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The Turkish Journal of Pediatrics

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Tympanic Membrane Cholesteatoma: A Rare Finding
Sinan Atmaca, Ender Seçkin, Mehmet Koyuncu
Department of Otolaryngology and Head and Neck Surgery, Ondokuz Mayıs University Faculty of Medicine, Samsun, Turkey
We report a rare finding of tympanic membrane cholesteatoma in a twoyear- old girl.

Tympanic membrane cholesteatoma without trauma or surgery to the ear is a rare entity, with few cases documented in the literature. The exact etiology of this lesion is still unclear. The presentation, clinical course and management are discussed.

A whitish spot on the tympanic membrane should raise suspicion for cholesteatoma. Early diagnosis and treatment are imperative to allow an easy removal and avoid middle ear involvement.

Keywords: cholesteatoma, tympanic membrane, congenital.
Congenital cholesteatoma was first described by House1 in 1953. Derlacki and Clemis[2] proposed the clinical criteria to establish the diagnosis of middle ear (ME) congenital cholesteatoma, which were later revised by Levenson et al.[3] (Table I). The incidence of congenital cholesteatoma of the ME comprises 2% to 5% of all cholesteatomas4-6. Congenital cholesteatomas arising from the tympanic membrane (TM) are even less common4,6-11. Although the number of studies regarding congenital cholesteatoma of the ME has increased over the years, there are few reports on TM cholesteatoma.[]Cholesteatoma should be considered in the differential diagnosis of white TM lesion[]. Early treatment is essential to avoid progressive destruction[]. We present a two-yearold girl with left TM cholesteatoma located in the posterior-inferior quadrant.

Table I. Criteria for Definition of Congenital Cholesteatomas by Levenson et al.[3]

Case Presentation
A two-year-old girl was referred to our outpatient department by her pediatrician for further investigation of the whitish spot on the left TM. Otomicroscopic examination revealed the presence of a white pearl, measuring 2 mm in diameter, located at the posterior-inferior quadrant of the TM (Fig. 1). The parents denied history of otitis media, ear trauma, otorrhea, or prior otologic surgery. Tympanograms were A type with intact acoustic reflexes bilaterally, and the parents believed she was responding appropriately to sound stimuli. A high resolution computed tomography of the temporal bones showed a round-shaped tissue located inside the TM without involvement of the ossicles or the ME space. Surgery was performed through a transcanal approach, and the cholesteatoma pearl was peeled off from the TM (Fig. 2). After removal, the fibrous layer of the TM was intact and no further action was taken. Histopathology confirmed a cholesteatoma. At the three-month followup, otoscopic examination was normal with no signs of recurrence, and the tympanogram was type A as well.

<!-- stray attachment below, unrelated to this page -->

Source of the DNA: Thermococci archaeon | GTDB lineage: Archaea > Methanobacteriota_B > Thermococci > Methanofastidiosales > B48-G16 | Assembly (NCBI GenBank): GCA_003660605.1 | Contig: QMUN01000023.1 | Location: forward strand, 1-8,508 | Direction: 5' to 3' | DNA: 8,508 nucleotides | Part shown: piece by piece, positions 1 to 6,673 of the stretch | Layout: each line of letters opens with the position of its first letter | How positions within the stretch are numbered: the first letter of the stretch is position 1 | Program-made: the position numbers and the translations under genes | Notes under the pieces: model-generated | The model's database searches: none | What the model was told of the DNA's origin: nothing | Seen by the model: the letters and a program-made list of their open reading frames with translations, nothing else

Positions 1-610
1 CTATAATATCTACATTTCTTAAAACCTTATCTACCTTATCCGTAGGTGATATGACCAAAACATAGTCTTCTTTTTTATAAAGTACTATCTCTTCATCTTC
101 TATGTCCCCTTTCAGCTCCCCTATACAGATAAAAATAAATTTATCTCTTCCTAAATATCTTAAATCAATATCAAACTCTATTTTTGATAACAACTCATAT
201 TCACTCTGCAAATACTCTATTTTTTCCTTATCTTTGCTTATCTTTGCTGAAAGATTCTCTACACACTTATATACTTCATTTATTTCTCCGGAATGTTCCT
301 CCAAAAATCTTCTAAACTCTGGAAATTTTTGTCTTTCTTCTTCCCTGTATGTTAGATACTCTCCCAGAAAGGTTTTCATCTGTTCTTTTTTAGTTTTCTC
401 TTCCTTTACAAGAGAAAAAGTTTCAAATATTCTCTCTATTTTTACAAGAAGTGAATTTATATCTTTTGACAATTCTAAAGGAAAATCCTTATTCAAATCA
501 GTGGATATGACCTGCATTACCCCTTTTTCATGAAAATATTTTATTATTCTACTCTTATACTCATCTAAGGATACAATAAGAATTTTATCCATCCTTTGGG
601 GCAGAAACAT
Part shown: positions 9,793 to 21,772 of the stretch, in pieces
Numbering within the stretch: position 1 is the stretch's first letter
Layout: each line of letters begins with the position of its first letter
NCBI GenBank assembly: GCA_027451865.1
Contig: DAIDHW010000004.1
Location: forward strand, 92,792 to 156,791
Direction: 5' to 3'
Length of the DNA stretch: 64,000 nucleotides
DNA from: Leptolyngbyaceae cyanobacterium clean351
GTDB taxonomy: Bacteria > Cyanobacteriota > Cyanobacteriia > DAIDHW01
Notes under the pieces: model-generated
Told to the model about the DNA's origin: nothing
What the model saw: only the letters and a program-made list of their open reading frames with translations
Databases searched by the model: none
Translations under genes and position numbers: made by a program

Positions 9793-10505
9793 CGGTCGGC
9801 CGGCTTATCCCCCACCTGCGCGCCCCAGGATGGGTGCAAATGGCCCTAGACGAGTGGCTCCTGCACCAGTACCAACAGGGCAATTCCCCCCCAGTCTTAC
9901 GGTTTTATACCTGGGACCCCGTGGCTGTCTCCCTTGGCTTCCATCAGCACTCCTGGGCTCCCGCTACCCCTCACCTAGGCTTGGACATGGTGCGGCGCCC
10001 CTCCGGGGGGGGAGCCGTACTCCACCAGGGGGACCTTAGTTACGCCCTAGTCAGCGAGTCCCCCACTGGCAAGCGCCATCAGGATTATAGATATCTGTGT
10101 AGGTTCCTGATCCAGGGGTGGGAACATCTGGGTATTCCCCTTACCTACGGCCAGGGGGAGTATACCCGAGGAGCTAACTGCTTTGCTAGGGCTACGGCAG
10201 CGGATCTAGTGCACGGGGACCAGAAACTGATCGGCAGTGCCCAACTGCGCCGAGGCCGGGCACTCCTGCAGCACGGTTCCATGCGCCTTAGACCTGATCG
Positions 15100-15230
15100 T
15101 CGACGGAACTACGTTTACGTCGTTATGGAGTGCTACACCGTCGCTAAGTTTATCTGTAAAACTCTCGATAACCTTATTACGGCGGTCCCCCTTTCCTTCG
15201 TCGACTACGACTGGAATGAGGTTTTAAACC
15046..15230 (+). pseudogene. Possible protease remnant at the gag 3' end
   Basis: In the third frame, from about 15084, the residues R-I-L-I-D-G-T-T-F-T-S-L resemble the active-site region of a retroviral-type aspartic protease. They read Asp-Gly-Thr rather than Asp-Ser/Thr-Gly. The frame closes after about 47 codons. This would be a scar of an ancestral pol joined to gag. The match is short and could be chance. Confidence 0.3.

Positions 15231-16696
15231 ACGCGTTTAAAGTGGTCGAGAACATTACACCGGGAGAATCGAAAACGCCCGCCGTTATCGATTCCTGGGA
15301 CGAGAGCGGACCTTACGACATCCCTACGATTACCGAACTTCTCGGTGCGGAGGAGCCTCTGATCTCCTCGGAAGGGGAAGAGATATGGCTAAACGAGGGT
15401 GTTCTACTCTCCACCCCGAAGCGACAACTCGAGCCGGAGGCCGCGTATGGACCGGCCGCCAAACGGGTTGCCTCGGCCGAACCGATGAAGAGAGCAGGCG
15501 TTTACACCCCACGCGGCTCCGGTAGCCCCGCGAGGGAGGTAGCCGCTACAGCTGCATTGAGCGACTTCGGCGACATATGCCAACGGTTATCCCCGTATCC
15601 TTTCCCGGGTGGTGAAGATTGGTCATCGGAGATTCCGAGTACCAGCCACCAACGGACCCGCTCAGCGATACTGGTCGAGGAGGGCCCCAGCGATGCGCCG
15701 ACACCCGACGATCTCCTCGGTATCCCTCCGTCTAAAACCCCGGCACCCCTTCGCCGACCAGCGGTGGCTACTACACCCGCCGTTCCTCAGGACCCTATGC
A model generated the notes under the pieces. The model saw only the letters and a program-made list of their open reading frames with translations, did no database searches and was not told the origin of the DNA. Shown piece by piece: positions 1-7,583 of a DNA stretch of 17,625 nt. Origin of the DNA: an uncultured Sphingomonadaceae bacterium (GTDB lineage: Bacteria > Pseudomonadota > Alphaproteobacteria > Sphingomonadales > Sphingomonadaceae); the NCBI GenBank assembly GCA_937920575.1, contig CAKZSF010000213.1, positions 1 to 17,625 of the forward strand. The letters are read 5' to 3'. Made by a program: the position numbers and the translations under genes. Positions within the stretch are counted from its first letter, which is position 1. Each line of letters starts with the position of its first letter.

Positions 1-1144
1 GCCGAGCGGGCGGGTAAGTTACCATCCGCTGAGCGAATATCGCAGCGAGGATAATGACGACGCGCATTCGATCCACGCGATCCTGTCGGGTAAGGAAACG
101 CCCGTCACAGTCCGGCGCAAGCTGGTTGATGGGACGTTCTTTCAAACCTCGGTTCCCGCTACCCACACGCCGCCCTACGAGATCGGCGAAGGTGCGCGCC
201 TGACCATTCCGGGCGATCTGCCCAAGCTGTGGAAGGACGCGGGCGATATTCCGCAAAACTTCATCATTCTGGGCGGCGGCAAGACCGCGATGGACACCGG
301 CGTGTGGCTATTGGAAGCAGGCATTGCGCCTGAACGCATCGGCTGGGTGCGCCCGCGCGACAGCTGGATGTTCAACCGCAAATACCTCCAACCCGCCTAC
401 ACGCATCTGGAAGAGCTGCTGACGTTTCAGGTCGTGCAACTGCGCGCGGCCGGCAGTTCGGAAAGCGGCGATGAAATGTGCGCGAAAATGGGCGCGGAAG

Fig 1. White pearl located at the posteriorinferior quadrant of the left tympanic membrane.

Congenital cholesteatoma is now a relatively common diagnosis due to the recognition of the disease by otolaryngologists and pediatricians, but congenital cholesteatoma arising from the TM is very uncommon[]. There are several theories as to the pathophysiology of congenital cholesteatomas. The “epithelial rest” theory postulates that persistence of epidermoid formations, derived from the first branchial groove, at the junction of the Eustachian tube

Fig. 2. White pearl measuring 2 mm in diameter after removal.

and ME, results in congenital cholesteatomas[]. The “metaplasia” theory supports transformation of inflamed ME mucosa into stratified squamous epithelium[]. These two theories may explain the formation of congenital cholesteatomas of the ME, but the origin of the TM cholesteatomas may be best explained by Ruedi’s[19] theory. He postulated that small inflammatory injuries to the TM in utero produce small perforations in the epithelium, through which the squamous epithelial basal layer proliferates into protruding cones[19]. These cones could then form TM cholesteatomas if retained within an intact TM. Our case also supports Ruedi’s theory with the involvement of the epithelial layer of the TM with an intact fibrous layer. Tympanoplasty with an overlay or a combined overlay-underlay technique can be an important source of acquired TM cholesteatoma[]. A whitish spot on the TM should raise suspicion for cholesteatoma[]. Otomicroscopy is the gold standard for differentiating TM cholesteatoma from tympanosclerosis[]. Surgery is mandatory because these lesions may potentially involve the ossicles and ME[]. In our case, early diagnosis and treatment before violation of the fibrous layer provided easy removal of the disease and avoided a myringoplasty with grafting.


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